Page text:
Precision medicine, a recently developed technique to diagnose, treat, prevent, and cure diseases, considers the individual’s unique genetic, lifestyle, and environmental factors when designing therapeutic interventions. This new development promises a lot of benefits to both patients and healthcare practitioners. However, it also brings to the fore various challenges in healthcare practice and some new problems. This paper looks at the benefits of precision medicine and discusses some of the challenges that may result from adopting it as the conventional form of practice.
Benefits of Precision Medicine
Knowledge about the influence of genetics and genomics on health, illness, and the response to drugs has been steadily increasing since the Human Genome Project’s completion in 2003. The mapping of the human genome has allowed scientists to understand how different genes interact to produce disease for communicable and non-communicable diseases. Gene-based diagnosis, a prominent diagnostic tool in precision medicine, was thus developed for various conditions. This method has both high sensitivity and specificity, making it the ideal diagnostic tool. Besides, diagnosis is made before the disease’s signs and symptoms become manifest instead of relying on clinical diagnosis. The early detection of illness presents an opportunity for treatment before much damage, thus reducing the chances of disability.
Furthermore, the field of preventive medicine has revolutionized. For instance, in infectious diseases, genes that confer susceptibility to pathogens can be knocked out to confer life-long immunity against the agent. The same technique is used for non-communicable diseases such as diabetes. Additionally, defective genes can be sliced out of the genome and replaced with normal genes. This promises a long and happy life free from illnesses. The shift from reaction to prevention also has significant effects in reproductive health. Prospective parents can have their embryos screened to detect any malformations and defects before the pregnancy starts or during the early stages of pregnancy. Defective embryos are destroyed and pregnancies with a high risk of defects terminated. The parents can now be sure that they are going to have a baby free from congenital defects. This will save many parents the agony of raising children they might not have liked to have. They will also select the best traits such as intelligence and immunity to infections that they would love their children to have with further development.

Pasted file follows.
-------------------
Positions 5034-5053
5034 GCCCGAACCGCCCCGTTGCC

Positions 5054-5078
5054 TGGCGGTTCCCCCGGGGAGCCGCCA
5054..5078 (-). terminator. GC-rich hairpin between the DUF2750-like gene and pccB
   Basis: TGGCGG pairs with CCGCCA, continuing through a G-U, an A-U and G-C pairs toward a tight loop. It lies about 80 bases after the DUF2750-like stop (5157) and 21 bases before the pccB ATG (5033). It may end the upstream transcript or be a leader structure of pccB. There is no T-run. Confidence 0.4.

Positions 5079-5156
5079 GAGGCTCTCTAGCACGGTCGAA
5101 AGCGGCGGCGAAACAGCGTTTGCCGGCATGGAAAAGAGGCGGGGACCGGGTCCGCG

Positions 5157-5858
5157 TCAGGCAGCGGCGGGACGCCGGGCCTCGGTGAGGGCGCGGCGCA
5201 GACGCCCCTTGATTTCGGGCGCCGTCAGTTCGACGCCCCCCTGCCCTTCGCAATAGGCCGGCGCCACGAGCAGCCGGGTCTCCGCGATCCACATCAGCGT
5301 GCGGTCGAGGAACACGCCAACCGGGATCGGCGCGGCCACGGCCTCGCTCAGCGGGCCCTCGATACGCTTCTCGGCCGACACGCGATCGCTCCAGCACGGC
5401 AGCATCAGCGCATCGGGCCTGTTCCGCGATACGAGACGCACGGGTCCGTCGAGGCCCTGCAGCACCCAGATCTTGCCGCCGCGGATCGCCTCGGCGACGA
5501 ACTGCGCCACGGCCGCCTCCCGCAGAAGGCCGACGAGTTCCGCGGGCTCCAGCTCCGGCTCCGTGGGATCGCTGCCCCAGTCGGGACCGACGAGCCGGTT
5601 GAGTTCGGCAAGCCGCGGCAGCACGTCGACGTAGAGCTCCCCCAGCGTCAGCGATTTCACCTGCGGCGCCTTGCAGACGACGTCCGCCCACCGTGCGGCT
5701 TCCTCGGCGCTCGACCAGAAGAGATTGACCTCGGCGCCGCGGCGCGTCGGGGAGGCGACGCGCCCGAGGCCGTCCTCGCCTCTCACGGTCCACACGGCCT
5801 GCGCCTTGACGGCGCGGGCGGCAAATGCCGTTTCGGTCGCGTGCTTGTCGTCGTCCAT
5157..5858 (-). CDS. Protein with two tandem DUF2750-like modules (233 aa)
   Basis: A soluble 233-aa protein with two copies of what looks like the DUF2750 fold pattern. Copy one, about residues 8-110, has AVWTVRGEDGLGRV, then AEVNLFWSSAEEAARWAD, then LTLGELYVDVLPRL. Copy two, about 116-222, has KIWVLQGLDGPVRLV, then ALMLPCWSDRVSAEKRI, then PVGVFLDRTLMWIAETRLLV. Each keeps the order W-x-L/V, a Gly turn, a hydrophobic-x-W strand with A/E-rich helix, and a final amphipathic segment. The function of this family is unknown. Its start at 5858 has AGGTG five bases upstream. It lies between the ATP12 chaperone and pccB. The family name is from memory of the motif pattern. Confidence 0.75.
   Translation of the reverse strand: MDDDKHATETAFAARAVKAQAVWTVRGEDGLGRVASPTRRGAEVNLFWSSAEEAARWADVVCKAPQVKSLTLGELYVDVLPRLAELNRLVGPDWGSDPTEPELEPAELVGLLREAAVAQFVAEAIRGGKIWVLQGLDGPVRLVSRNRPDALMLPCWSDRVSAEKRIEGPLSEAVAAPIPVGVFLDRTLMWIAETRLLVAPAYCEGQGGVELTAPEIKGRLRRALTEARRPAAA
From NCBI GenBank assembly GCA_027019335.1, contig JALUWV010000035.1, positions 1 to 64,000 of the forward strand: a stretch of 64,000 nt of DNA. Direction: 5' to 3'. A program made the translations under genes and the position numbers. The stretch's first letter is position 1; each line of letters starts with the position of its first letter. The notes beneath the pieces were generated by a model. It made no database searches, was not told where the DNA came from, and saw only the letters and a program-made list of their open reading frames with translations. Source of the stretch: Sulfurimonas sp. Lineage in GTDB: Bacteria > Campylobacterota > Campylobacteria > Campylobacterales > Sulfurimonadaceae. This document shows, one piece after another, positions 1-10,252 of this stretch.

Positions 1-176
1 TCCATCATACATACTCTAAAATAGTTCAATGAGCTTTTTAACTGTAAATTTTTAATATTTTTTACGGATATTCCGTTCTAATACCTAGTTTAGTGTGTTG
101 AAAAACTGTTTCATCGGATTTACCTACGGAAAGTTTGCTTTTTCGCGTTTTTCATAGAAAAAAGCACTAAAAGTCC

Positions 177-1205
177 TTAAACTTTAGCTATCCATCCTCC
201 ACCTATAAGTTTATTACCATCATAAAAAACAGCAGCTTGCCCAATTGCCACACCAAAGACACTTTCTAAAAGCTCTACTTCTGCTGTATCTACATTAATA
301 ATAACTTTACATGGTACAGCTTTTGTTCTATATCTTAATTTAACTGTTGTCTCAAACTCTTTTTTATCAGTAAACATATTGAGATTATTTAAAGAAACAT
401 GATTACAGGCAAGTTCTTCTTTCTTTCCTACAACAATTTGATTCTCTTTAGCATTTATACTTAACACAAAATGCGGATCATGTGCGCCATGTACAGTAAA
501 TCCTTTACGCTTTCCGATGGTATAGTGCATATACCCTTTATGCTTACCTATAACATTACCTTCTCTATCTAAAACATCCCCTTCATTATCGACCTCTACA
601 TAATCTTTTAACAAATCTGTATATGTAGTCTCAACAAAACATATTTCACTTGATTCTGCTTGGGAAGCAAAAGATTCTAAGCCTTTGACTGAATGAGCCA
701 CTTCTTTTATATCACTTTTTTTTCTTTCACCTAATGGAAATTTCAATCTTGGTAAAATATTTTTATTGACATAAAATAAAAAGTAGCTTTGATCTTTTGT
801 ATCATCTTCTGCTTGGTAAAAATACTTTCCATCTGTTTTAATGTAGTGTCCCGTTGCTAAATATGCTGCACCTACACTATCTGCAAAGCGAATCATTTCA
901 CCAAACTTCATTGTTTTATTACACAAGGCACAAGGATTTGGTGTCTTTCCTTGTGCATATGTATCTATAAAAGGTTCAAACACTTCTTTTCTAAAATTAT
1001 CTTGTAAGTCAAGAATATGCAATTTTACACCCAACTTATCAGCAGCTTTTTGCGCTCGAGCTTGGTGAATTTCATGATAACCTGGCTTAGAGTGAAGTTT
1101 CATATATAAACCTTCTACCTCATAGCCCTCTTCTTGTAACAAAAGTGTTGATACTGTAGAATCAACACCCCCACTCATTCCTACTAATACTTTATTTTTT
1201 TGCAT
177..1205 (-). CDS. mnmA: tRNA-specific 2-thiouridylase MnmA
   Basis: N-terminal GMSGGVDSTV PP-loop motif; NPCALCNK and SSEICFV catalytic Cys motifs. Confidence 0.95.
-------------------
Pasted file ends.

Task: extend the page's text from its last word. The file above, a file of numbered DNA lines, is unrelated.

Although age is just a number, it makes a massive difference in many facets of life for a long time. Take, for instance, the choice of clothing between a centenarian and a teen; they are worlds apart! This difference should be maintained in other fields such as therapies. Yet, for some peculiar reasons, the medications offered to centenarians and teens while treating a similar condition are not so different. Why would that be the case, you may wonder, but might not be able to explain?